The starting pay for nurses is less than the living wage on the island according to the Royal College or Nursing (RCN).
Nurses in the union went on strike yesterday [Thursday] for the second time this year in protest over fairer pay and safer staffing levels.
So far RCN members have marched from Noble’s Hospital to the Tynwald Building, set out on a campaign bus tour around the island, held two 12-hour strike actions with two more planned for next month, and this week have warned the government and Manx Care that other nursing unions who are deputising for them could soon be joining them on the picket line.
A large number of appointments and services were postponed yesterday because of the industrial action, and will be again even more so in the back-to-back strikes in October.
The most recent pay offer (May 2023) was a £1,000 consolidated payment for the year 2022-23 in addition to the 6% awarded in November 2022.
In total, across 2021-22 and 2022-23, the overall offer from Manx Care amounts to a 10% pay increase, but the arm’s length government organisation has repeatedly said it doesn’t have the funds to offer anymore.
The island’s biggest nursing union originally said it’s looking for a 15% pay increase, but last week RCN’s regional director for the North West, Estephanie Dunn, said that figure isn’t specifically what their members are wanting.
Clair Green, ward sister at Noble’s Hospital and the RCN Isle of Man secretary, described the pay starting nurses get as ‘disgraceful’
She said: ‘The government has actually produced a document recently on living wage on the Isle of Man which clearly says that to survive on the Isle of Man you need to be earning more than £12 an hour and our starting health care assistant wage is only £11.23 an hour.
‘It’s disgraceful that a government that are saying you’ve got to earn more than £12 aren’t paying their employees that.
When asked if she thinks the protests and strike action are making government listen, she said: ‘We’re certainly raising public awareness and I think recent statements that have come out from Manx Care show that they’re taking notice at least, even if they don’t agree with what we’re doing.’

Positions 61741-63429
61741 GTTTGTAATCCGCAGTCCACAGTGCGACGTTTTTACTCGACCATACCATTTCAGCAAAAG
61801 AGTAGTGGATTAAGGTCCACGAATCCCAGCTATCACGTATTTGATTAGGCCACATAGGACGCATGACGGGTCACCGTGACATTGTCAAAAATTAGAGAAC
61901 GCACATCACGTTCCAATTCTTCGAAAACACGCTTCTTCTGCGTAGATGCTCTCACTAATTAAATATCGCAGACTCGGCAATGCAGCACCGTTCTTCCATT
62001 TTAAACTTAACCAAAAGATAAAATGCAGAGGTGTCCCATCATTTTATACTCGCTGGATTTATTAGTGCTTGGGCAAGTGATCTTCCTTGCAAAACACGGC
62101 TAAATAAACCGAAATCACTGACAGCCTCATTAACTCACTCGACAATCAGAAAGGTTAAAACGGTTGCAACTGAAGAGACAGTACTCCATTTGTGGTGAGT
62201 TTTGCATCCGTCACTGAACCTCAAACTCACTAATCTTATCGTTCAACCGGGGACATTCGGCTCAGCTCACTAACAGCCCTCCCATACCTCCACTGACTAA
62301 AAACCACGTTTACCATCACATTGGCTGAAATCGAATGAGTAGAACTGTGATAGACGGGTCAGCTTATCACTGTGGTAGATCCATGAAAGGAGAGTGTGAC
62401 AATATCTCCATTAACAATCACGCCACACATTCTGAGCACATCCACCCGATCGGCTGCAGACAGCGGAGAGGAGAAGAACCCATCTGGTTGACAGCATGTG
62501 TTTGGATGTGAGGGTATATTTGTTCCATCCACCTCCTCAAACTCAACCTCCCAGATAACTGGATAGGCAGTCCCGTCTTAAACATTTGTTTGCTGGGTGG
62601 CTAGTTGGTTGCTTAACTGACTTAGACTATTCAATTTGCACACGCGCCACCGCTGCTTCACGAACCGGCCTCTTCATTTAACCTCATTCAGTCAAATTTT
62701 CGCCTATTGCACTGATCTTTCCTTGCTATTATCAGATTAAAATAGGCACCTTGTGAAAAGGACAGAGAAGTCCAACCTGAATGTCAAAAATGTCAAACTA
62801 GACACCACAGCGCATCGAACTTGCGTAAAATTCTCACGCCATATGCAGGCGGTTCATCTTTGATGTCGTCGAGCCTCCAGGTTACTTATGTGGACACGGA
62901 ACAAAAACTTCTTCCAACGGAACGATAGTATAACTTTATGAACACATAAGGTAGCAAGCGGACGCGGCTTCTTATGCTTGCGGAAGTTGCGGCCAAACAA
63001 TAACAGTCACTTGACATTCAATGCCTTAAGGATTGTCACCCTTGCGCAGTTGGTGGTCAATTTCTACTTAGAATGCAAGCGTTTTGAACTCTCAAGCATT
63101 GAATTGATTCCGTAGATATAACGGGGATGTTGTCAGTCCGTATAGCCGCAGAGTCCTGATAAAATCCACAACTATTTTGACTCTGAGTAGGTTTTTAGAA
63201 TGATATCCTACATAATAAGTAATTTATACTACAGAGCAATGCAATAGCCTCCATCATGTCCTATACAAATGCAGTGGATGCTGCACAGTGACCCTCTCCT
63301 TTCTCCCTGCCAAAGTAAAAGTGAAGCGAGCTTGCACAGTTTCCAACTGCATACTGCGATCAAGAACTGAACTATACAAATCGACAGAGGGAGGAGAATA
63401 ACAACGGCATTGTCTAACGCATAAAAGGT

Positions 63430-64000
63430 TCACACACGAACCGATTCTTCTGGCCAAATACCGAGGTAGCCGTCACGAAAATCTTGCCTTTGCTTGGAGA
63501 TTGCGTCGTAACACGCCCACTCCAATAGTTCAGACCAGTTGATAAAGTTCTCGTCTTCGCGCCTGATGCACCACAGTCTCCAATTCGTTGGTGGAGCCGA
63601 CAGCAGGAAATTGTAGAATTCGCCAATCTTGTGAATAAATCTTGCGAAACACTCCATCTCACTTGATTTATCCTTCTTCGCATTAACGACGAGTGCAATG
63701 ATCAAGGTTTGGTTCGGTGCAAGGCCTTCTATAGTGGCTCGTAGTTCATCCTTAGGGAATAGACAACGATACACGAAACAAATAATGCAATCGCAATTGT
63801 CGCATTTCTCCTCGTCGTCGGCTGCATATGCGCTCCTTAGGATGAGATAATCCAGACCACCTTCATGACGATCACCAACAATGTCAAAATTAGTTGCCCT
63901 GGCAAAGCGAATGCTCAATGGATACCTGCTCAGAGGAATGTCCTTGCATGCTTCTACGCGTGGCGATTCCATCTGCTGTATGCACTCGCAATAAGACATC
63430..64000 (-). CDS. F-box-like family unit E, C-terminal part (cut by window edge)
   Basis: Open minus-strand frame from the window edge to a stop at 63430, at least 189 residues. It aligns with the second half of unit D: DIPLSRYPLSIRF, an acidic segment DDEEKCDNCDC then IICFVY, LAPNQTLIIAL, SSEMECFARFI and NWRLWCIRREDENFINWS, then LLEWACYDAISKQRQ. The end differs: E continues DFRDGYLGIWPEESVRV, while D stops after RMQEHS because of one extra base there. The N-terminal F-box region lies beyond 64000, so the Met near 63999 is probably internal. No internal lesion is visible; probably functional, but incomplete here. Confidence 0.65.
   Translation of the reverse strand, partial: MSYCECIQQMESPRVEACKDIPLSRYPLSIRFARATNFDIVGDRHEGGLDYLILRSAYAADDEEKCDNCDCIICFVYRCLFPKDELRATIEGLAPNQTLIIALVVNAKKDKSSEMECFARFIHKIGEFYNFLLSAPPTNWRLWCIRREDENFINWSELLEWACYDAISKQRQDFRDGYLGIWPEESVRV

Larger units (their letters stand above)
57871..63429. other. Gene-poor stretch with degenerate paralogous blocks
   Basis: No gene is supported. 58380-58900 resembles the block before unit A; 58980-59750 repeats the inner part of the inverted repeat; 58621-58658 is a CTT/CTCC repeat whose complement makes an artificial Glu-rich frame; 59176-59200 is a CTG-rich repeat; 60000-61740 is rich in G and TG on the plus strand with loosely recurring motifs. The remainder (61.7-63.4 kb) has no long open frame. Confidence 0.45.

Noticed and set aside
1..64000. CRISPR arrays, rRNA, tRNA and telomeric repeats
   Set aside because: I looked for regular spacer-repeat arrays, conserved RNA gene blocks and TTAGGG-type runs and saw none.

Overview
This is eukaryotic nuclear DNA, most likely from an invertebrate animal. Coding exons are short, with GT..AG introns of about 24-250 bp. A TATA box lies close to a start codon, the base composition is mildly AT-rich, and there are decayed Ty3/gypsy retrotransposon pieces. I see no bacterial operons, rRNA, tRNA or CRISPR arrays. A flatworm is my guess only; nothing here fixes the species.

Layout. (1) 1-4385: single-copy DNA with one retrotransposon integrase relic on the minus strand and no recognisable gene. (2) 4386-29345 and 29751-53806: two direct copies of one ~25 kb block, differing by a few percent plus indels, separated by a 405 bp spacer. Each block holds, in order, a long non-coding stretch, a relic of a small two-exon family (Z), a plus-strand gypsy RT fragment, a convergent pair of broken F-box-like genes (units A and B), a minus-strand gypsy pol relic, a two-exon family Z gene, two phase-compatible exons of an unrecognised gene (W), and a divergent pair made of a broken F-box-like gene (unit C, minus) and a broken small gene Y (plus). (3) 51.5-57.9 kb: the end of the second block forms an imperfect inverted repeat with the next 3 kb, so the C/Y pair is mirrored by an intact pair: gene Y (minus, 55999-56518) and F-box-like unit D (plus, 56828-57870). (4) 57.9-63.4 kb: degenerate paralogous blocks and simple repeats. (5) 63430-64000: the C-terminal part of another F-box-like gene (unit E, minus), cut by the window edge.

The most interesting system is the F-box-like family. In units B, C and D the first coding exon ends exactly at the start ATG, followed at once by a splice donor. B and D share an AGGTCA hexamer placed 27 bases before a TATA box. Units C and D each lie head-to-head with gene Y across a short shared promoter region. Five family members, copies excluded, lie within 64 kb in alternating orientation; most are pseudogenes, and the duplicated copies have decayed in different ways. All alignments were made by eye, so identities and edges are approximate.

Manx Care has said it remains open to dialogue with RCN members but their options remain limited.
Clair Green continued: ‘We can only hope that people who have got the power to change this can start to take some notice of us, because the state of the hospital and our community service is not caused by us striking, that is the cause of us striking’.
Some of the other RCN members at the picket line all reiterated the fact that they didn’t want to be striking but feel it’s extremely important for the future of nursing.
Pietro Ragusa, from Italy, is a bank registered nurse at Noble’s Hospital and has been in the island for the past eight years.
He said: ‘Me and my colleagues all want the same thing.
‘From my perspective the reason why I’m striking isn’t just about the pay, but the whole workplace culture [at Noble’s Hospital] needs to change and we need more support for the staff.
‘I think the campaigns are helping, we live in a democratic place like Italy, so we have the power to tell the people what’s going wrong and even though Manx Care employed me my real boss is the patients.
‘We just hope the patients and the people on the island can hear our voice, they’re so important to us.’
Ashley Bates is a registered mental health nurse and specialist.
He emphasised the importance of yesterday’s strike action.
He said: ‘We’re here today for different reasons, pay is one of them, but it’s important that people recognise we’re not just here for that, it’s for safe staffing and ensuring we can give a level of patient care that makes sure everyone’s looked after to the best of our ability.
‘I think the department is not engaging with us as well as we would like, they’ve sent a very clear message that the pot is empty and what we would say in response to that is they need to lobby government and ask for more.
‘We’ve had numerous years where we’ve been chronically underfunded, which is again not just about pay but in regards especially to the amount of staff we have on the wards.’
Greg Manning is an advanced nurse practioner and looks after a range of patients but mainly inflammatory bowel disease.
He said: ‘I think this is really important, for example I’m going to have another 30 years until I retire and inflation is going to rise over the years and our wages won’t be in line with it.
‘Essentially what we’re going to end up having is nurses either not coming into the profession or leaving because they need to be able to support their family and kids.
‘It’s important, we need to keep nurses and recruit more.’